A NORTHERN CHINESE CINNABAR RED LACQUER CABINET, SHANXI PROVINCE, MING DYNASTY, 17TH CENTURY
This cabinet reflects the refined taste of Ming Dynasty elite, while combining all the skilled design principles associated with Shanxi cabinet making. The superb design incorporates a minimal splay of 3cm from top to bottom at the front and this is repeated on the sides. Not only does this strengthen the structure of the piece but is also visually pleasing, which is echoed by the slightly rounded frame members. It is important to note that the inside of the door frame members are finished with the same skill and precision as on the outside, thus creating a mirror effect when the doors are opened. Close inspection reveals faint traces of finely rendered cartouches, Artimisia leaves and floral sprays in a paler red hue on the frontal surfaces. These faint patterns are all that remains of what would have been detail applied in gold, shielding the underlying lacquer. These remains indicate that the lacquer is original and that the cabinet has not been refinished over time.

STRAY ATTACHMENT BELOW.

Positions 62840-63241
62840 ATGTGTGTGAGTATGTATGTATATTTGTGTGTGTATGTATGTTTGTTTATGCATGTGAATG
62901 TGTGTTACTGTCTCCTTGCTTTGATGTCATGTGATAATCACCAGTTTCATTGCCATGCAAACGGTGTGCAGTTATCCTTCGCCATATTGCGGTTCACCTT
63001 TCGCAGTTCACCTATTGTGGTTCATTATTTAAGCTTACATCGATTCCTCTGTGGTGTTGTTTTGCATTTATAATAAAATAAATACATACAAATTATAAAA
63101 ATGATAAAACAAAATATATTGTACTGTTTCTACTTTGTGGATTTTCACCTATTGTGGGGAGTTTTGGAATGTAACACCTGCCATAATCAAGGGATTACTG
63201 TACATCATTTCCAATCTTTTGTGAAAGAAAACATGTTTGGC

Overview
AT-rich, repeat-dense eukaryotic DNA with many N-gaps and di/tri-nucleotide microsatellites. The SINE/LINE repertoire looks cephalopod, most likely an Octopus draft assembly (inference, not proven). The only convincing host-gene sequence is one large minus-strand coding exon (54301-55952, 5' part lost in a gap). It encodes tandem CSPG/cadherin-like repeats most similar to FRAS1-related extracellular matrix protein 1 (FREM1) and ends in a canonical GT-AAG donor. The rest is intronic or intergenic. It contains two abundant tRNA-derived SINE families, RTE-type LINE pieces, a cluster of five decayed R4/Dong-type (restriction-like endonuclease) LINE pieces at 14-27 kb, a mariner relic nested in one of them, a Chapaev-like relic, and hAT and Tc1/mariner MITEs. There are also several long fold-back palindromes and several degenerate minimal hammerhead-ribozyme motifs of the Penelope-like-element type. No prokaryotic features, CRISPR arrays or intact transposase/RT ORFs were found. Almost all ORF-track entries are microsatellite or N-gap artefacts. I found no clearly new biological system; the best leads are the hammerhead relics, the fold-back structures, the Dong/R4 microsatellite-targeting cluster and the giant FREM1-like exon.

The floating panels are covered in a thick , tightly woven fabric to which a layer of fine grey clay is applied - this was done to protect the structure against moisture and insect damage. The top and bottom sections are coated in a thick black lacquer, while the front and sides have a layer of brown lacquer underneath the layer of red. Large iron nails secure the pivot hinges to the doors but due to the corrosive nature of the metal, the fabric and clay has worn away to expose the large iron nail-heads. The inside of the piece is lacquered with a deep brown-black lacquer.
R130 000 – R150 000